child maintenance reforms will put children first
- Published on Friday, 14 January 2011 09:23
- Posted by Scott Buckler
A radical reform of child maintenance which places family responsibility and the welfare of children at its heart is published for consultation by Work and Pensions Minister Maria Miller
The plans, which focus on strengthening families, will encourage responsibility and support separating parents to reach their own agreement on maintenance and other issues important to the long term welfare of their children.
The current statutory system costs around £460m a year to run and can drive a wedge between parents and their children - encouraging conflict, and the Government believes that reaching a settlement independently is far more likely to produce better outcomes for the child.
Under the new system, parents will be able to get initial help and information on the range of options available to them free of charge. They can then decide whether to make their own arrangements, using the help they have received or to use the statutory service for which there will be a charge. In cases where people have suffered domestic violence, their case will be fast tracked directly onto the statutory service - and no payment will be required to enter the system.
Costs could include an upfront application charge of around £100. However, parents on benefits will pay a fee of £50, of which £20 will be paid upfront and the remainder in instalments. The charge will encourage more parents to reach agreement together without automatically falling back on the state to resolve the issues.
Maria Miller said:
"The Government is clear about the importance of families and how strong stable family relationships produce the best results for children.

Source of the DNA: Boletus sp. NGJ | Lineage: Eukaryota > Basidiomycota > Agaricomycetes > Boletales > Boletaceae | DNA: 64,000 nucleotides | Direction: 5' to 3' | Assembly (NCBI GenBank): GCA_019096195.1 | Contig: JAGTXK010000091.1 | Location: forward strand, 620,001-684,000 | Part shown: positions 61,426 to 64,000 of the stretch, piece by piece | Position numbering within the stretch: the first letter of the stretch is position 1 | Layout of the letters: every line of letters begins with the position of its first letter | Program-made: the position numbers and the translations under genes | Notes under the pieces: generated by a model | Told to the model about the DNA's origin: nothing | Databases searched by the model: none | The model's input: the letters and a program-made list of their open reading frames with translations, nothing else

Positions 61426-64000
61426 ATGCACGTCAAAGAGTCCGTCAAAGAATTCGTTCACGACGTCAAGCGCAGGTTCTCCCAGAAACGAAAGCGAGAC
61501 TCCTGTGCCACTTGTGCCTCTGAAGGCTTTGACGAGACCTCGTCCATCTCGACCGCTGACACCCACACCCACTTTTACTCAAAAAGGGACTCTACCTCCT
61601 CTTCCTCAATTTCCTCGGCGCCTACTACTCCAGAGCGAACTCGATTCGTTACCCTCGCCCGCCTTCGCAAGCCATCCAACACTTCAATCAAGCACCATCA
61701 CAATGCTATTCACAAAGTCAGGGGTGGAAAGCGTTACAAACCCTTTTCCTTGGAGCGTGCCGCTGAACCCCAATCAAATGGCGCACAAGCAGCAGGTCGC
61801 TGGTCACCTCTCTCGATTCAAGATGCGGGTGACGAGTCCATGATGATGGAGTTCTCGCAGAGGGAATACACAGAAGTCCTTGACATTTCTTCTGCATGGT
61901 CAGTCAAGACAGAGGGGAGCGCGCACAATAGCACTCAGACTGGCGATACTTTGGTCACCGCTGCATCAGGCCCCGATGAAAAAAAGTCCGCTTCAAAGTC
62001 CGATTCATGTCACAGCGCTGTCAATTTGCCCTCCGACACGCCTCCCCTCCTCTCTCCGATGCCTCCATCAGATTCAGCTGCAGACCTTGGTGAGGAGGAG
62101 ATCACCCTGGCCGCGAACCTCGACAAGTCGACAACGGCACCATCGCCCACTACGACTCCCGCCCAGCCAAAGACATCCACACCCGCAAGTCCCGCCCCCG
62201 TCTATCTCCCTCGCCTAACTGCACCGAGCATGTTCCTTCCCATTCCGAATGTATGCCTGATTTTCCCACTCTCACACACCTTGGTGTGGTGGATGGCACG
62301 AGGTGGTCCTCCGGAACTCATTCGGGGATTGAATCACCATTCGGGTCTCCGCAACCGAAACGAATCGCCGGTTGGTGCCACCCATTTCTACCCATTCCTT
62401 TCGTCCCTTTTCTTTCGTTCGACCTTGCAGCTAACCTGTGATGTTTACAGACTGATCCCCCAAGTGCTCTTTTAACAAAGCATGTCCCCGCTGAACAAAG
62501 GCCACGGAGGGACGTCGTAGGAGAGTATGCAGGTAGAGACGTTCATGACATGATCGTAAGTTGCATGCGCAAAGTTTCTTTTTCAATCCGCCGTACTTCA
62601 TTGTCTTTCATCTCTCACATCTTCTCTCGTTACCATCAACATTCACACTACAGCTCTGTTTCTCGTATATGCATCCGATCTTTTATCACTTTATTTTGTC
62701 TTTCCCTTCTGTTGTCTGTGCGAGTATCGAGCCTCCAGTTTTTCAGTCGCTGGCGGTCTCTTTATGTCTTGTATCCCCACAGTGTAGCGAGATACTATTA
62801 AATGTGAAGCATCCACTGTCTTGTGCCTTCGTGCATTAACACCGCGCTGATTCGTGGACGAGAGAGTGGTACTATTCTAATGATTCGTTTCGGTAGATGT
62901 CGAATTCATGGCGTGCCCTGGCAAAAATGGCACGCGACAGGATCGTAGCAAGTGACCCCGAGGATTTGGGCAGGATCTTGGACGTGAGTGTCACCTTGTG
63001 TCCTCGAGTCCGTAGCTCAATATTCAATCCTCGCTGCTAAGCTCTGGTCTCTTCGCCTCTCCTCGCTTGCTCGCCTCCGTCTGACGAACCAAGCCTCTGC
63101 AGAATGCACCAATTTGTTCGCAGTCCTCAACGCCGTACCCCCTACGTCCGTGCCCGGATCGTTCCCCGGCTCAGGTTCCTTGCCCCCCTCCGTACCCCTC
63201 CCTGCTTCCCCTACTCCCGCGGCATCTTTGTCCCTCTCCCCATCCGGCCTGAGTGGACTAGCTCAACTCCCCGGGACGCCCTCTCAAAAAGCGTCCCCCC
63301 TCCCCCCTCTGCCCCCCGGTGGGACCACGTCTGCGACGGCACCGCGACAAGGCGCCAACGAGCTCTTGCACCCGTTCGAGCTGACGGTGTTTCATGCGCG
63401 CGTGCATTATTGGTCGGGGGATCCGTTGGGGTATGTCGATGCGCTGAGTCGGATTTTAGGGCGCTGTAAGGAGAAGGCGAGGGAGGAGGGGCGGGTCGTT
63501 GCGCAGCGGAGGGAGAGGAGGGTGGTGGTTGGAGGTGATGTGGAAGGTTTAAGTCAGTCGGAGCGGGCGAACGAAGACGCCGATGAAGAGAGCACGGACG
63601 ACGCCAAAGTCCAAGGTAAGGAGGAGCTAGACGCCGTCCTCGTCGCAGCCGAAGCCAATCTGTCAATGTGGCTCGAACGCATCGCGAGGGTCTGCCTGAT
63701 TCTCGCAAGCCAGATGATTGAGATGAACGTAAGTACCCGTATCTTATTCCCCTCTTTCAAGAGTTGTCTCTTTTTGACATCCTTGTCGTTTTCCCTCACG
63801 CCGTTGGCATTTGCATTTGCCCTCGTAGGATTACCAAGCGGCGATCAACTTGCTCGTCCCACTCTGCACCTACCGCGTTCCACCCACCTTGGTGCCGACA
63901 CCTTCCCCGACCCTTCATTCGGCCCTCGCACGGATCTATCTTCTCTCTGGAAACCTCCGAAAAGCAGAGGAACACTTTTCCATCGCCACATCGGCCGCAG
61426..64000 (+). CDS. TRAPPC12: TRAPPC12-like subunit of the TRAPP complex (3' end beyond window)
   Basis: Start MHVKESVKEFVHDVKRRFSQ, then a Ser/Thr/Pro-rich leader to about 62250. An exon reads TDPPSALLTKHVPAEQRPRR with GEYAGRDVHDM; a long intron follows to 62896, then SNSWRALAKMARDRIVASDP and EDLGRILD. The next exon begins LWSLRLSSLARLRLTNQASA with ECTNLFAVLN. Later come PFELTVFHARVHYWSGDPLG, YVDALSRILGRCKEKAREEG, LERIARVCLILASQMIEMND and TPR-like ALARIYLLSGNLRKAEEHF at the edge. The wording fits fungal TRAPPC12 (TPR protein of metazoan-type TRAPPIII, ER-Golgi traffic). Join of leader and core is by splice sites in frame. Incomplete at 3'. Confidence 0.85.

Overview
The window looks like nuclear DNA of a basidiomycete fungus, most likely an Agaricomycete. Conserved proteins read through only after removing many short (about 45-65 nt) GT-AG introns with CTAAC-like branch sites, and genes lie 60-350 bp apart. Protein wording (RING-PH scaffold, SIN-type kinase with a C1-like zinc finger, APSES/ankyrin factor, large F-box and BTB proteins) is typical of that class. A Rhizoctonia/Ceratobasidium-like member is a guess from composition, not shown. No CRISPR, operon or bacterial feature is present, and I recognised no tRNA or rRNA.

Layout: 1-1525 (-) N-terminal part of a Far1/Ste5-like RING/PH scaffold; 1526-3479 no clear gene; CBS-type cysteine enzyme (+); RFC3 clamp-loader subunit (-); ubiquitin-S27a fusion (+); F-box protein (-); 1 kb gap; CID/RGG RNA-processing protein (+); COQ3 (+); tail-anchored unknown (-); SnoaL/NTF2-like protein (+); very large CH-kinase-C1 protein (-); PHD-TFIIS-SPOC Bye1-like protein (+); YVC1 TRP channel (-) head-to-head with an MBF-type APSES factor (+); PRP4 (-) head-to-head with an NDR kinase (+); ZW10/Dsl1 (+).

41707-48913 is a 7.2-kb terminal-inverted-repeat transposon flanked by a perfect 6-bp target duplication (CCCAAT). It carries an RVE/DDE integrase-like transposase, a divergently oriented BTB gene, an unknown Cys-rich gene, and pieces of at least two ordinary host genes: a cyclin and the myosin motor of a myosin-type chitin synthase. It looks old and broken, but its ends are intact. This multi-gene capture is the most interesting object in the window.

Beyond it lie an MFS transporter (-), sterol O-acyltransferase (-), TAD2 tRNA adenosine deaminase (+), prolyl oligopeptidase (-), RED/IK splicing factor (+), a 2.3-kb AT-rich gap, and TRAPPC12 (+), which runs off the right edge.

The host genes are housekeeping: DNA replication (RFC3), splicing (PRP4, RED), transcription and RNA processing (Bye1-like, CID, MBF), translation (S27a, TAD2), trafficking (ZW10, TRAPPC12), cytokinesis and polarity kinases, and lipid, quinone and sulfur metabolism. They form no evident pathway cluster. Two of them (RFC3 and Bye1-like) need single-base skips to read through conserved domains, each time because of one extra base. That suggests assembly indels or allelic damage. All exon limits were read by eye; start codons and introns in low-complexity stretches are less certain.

"Too often in the past the Child Support Agency has been used as a threat that can make the difficult time of separation worse instead of encouraging people to work together and take responsibility for their child.
"When couples split up they generally know what is best for them and their children without the state interfering. Thousands of parents are already working together to make their own maintenance arrangements without the help of the Agency and tell us these arrangements are working well.
"We want more people to come to their own maintenance arrangements which are in the best interest of the child and offer value to the taxpayer."
Under the new scheme, depending on individual circumstances families could be offered help to calculate how much maintenance should be paid. The Government is also consulting on how best to ensure separated and separating families can access the support they need such as counselling, or help with relationship and financial issues.
As previously planned, a new more efficient statutory service will replace the Child Support Agency for those in most need and to tackle the minority of parents who refuse to pay.